Bright yellow = strategies
Greyish purple = hints 
Peach= things that I wanted to look like a clump
White = everything else


Step Two: Teach the skill
This is clearly the more difficult step. How do we get her invested? We've learned that she is much more likely to use a new communication skill if she's had the opportunity to practice it . . . but it's difficult to practice repair. If you're the listener, it's hard to model how she should give clues (and sometimes it's hard to realize you've misunderstood in the first place). If you try to create fake misunderstanding scenarios, it's a gamble whether the AAC user will play along. And the idea has to be explained, too . . . "hey, if I don't understand you you should tell me to stop, ok?"

Enter one of our awesome speech therapists, who created a fantastic social story to introduce the idea of communication repair. The book starts by giving voice to the frustration of a communication breakdown, then moves on to lay out the two important parts of communication repair: stop the listener and let them know a breakdown has occurred, then try to use other tools to relay your point.

Here's what the book looks like:








Maya wanted to be dancing in this picture :)

The entire book can be downloaded here (as a PowerPoint file) and can be modified with your own photos or screenshots.

The book was introduced featuring one strategy from her communication repair page, "It starts with . . . ". This is a great technique for Maya, and one that she used spontaneously in the past, but she never had a button to basically say "now I'm going to tell you the first letter." New pages will be added to the book as different strategies are introduced and practiced during speech sessions. I'm going to send a copy into school and have shared it with our other therapists, so that they know what we are working on and can be mindful of potential communication breakdown and our repair strategies.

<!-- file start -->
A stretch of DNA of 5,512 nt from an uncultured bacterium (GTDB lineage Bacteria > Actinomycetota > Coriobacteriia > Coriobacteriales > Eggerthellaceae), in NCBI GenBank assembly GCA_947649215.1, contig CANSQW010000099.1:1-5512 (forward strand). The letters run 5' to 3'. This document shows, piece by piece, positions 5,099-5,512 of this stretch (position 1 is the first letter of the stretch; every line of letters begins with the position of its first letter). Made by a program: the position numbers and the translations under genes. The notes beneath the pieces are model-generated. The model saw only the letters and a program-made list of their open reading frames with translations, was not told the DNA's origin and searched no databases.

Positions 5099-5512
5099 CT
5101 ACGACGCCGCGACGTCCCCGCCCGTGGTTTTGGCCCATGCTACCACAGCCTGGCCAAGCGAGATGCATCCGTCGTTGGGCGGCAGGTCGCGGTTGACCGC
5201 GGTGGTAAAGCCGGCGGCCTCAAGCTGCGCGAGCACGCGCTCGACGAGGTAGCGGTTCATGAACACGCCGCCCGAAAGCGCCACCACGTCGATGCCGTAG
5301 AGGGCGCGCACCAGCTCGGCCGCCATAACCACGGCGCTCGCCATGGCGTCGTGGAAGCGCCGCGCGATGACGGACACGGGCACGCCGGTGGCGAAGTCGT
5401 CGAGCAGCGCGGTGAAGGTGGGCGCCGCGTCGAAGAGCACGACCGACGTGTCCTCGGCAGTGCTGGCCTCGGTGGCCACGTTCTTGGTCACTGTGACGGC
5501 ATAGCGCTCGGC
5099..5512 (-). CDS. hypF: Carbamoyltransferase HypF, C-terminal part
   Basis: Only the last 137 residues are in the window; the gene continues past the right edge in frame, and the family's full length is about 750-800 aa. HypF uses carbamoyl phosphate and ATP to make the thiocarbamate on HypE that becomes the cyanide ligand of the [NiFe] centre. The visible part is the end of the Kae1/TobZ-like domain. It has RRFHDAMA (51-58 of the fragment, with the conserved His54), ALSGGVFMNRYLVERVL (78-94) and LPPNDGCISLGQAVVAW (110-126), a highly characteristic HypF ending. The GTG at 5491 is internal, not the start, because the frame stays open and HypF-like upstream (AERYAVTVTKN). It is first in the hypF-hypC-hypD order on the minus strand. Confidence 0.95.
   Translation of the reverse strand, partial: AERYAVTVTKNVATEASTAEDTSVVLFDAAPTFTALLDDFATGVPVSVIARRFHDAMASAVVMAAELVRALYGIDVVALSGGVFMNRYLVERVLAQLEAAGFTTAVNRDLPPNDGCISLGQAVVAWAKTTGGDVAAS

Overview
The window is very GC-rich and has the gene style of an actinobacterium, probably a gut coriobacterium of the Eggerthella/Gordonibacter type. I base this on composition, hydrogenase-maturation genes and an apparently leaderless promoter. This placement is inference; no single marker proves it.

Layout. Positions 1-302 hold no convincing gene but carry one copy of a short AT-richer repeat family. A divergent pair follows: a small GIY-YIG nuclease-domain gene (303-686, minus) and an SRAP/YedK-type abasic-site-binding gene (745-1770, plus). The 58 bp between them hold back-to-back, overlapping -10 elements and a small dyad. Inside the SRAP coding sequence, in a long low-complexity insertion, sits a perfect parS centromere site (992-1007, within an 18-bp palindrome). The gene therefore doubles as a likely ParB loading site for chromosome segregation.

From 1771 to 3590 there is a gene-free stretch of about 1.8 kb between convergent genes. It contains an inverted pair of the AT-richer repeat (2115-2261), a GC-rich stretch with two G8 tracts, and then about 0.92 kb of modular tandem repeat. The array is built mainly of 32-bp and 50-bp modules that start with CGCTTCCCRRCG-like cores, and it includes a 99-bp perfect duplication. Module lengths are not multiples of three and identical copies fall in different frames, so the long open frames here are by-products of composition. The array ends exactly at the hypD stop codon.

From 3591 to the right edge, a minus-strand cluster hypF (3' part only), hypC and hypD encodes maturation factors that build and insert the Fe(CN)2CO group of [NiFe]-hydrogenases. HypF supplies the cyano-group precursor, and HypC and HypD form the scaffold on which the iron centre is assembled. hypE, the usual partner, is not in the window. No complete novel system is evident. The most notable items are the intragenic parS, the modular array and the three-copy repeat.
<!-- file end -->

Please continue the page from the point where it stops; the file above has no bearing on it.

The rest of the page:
I hope that this page will help Maya become a more assertive communication partner. She has the right to be understood, and she has the right to say "Hey! You're not correct! Stop talking and listen to me!" Now it's our job to make sure that she has enough practice with it that it will jump to mind when a breakdown occurs, and that she feels like it's worth her time and effort to work through the repair process.




Friday, October 31, 2014

#AACfamily Friday: The end! (for now)

Thank you to the families who sent in pictures of their AAC users this week! (I didn't even manage to get a picture this week.) I have loved seeing, and sharing, photos of AAC users and their families/teachers/therapists. I am going to continue with the AAC Family posts throughout the year on the last Friday of each month---so feel free to email them my way (uncommonfeedback@gmail.com) at any time.

Without further ado . . .


 This is Charlie from Nottingham, UK, showing off his skills using his new Talker with the PODD app . . . 

even on horseback!

 This is Lily Grace, age 5, checking out the sea otters at the aquarium with her papa. Lily Grace uses a PODD book.

 This photo is a selfie of Alyssa Hillary (22), of Yes, That Too with laptop showing desktop and text to speech app. The speakers aren't really showing up (off to the side) but the set-up is a Windows 8 machine with eSpeak and Logitech speakers, for part-time AAC use by a graduate student and TA (that'd be Alyssa, taker of picture and person in the picture).

Joshua, 5 years old, using Speak for Yourself.

Hosea (4) using Speak for Yourself at a pumpkin patch in Florida.

Mirabel, age 3, getting a treat after her audiology appointment. Two modes of communication . . . saying "donut" on the talker followed by signing "please" . . .one very clear request! 
(Which was promptly rewarded!)

Lemmy in Virginia using SFY on his iPad! He's just starting out and still a bit excited (as you can see from that blurry hand haha). He's exploring babble with his mom.
Lemmy has CVI, so his buttons are rainbow colored with high contrast black and white icons.

Felix showing off his talker with its new red cover!

Less than a year ago, Harry (now 3) used a 20 location PODD book to announce his mom's pregnancy on Facebook . . . 

and now he's using the 60 location PODD pageset on an iPad (on the Compass app) to chat while his newborn sister sleeps! (Congratulations on becoming a big brother, Harry!)